10. One of the biggest parts of positional playing, is having an accurate dipiction of the pot and implied odds. This DOES apply preflop. One reason a hand chart would normally put 87s as a late position call, is to ensure that you have the neccessary information about how big the pot is going to be. What Miller is saying is that you should consider other aspects of the game, like I have 87s with only 2 limpers in LP, but these guys will cap the flop turn and river with nothing so if I hit a straight or flush it'll more than make up for not having another player or 2. This is all about implied odd
  11. I was referring to the 12 k9 combinations. Sorry if that wasn't explained well. Oh, sorry I misread it as A2s vs A6s. In my database, A5s does better. In pokerroom's database it does better as wellhttp://www.pokerroom.com/games/evstats/positionStats.php?players=10 ://http://www.pokerroom.com/games/evst...php?players=10 Hey, you and rise were qouting miller, so I thought I'd bring it up. They aren't rigid, but the prevailing conditions of the hand would make it less desireable, not more desireable. I agree something I tend to do at 5 in the morning for whatever reason....I guess we will agre
  12. Its just one extra thing... combined with the other things I listed. It does count for something though. Look at the difference in your PT database between A5s and A6s; it better shows how the straight possibility makes a difference. I have it memorized (j/k). Anyway, SSHE says k8s is a late position only call. heck, you could raise with it sometimes. yes I agree which is why it would only take a couple up front limpers to convince me...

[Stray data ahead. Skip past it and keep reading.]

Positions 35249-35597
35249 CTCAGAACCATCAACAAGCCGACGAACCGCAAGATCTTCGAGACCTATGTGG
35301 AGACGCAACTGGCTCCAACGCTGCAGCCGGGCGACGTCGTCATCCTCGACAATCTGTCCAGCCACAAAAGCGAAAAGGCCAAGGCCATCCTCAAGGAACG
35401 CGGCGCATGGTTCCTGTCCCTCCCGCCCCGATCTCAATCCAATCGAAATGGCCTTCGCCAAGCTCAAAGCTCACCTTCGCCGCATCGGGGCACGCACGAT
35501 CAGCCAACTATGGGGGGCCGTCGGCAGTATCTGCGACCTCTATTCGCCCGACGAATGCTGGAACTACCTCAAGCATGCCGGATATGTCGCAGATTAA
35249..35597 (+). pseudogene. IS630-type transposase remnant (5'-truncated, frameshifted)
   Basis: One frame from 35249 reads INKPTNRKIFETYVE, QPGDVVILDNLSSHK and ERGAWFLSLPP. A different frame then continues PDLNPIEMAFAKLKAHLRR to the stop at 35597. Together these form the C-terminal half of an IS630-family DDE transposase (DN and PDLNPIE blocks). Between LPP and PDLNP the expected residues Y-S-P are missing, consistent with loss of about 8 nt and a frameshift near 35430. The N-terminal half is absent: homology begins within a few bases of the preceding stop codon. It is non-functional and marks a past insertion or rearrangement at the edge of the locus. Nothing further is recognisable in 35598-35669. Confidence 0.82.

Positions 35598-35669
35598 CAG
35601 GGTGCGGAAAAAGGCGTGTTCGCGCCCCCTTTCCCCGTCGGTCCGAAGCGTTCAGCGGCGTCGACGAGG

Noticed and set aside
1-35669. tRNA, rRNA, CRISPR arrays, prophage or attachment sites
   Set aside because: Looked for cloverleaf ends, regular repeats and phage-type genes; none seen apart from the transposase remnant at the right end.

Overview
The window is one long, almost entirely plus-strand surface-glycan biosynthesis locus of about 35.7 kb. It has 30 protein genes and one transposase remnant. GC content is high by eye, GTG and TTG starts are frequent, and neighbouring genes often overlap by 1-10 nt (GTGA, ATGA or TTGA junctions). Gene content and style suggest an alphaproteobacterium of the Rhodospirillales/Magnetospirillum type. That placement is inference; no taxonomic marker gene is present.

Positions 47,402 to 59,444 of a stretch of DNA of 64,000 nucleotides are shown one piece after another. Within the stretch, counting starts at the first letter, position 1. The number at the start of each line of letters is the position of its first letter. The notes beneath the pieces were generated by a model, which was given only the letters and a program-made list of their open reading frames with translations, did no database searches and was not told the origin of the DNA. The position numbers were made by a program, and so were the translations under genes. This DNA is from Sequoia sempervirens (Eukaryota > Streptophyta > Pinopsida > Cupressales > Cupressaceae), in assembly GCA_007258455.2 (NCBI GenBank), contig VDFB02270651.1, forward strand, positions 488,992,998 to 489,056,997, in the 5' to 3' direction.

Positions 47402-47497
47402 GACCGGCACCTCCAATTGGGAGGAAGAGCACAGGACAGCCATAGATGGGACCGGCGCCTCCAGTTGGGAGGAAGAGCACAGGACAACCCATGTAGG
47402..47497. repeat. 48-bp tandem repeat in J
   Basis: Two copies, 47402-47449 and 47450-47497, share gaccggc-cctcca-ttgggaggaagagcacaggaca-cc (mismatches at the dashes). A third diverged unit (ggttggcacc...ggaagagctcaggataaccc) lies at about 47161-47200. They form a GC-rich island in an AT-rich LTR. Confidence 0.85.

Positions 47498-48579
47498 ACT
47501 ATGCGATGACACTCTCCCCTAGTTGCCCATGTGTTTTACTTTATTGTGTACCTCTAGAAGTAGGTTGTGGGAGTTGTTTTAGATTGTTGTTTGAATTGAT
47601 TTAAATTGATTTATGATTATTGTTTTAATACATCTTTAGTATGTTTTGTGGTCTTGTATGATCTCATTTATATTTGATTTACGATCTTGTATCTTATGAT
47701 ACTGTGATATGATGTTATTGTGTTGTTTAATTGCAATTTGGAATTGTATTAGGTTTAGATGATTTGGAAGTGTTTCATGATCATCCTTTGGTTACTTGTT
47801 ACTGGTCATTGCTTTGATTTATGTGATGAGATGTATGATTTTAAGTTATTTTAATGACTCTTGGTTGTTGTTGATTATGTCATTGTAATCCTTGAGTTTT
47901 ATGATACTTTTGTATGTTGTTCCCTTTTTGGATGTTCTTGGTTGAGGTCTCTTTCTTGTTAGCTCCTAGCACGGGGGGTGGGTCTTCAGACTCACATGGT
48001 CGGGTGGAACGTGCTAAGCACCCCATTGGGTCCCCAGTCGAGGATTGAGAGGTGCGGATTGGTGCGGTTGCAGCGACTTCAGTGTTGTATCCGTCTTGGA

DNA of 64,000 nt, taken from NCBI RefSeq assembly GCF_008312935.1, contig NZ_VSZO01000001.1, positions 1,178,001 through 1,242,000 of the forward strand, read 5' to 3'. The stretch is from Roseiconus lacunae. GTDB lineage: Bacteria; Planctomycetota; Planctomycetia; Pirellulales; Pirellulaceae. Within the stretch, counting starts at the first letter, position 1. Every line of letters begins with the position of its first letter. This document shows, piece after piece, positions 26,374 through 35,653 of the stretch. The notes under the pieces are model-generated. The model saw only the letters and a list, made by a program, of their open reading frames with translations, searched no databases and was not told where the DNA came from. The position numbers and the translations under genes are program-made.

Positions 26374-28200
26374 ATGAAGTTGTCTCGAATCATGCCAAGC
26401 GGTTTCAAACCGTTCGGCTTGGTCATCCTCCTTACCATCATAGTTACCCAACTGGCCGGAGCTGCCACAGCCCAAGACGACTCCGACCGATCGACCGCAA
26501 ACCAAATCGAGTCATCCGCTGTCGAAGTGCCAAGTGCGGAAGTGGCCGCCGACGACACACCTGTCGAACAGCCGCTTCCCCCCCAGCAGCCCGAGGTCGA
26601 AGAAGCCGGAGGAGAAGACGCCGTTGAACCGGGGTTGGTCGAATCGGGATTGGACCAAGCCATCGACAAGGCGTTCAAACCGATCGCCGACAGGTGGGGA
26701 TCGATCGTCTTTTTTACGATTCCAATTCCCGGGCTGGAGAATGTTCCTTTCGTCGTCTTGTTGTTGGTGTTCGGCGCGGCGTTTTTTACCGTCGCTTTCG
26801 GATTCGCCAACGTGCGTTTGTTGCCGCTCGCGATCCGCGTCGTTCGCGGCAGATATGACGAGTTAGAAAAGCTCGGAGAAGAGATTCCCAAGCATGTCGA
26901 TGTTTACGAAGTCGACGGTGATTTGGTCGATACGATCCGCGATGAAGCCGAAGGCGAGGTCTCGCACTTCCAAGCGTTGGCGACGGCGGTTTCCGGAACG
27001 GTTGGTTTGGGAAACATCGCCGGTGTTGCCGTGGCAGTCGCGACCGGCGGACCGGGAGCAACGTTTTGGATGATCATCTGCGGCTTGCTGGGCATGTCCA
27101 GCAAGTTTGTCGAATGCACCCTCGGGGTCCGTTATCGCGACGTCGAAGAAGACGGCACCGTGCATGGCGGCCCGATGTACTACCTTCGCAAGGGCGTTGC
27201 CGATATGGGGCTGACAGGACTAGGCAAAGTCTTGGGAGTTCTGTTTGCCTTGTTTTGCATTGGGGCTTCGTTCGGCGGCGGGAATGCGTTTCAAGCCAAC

13. yes, but A2s makes a straight. And A2s makes the highest pair rather than the second, and the nut flush rather than the second nut. It has alot more going for it in terms of holding up multiway.. I'd call with it UTG. As for kickers, having one card lower kicker gives 12 more hands combinations that dominate you. And just in general, flopping a pair of eights will hold up less than nines...statisically speaking. Its not that big of a difference, but combined with losing the straight possibility it all adds up, which is why its usually played differently than K9s. But, like I said, with 1 or 2
  14. A loose aggressive player often would raise a flush draw even with so few players in the pot... I think folding is out of the question. I'd raise on the strength of my kicker. He could be betting on a one card K high flush draw/A something if he's aggressiveI'd be more concerned with either of the passive categories betting into an aggressor on the turn would usually mean a pretty big hand. And they would have less propencity to bet a flush draw..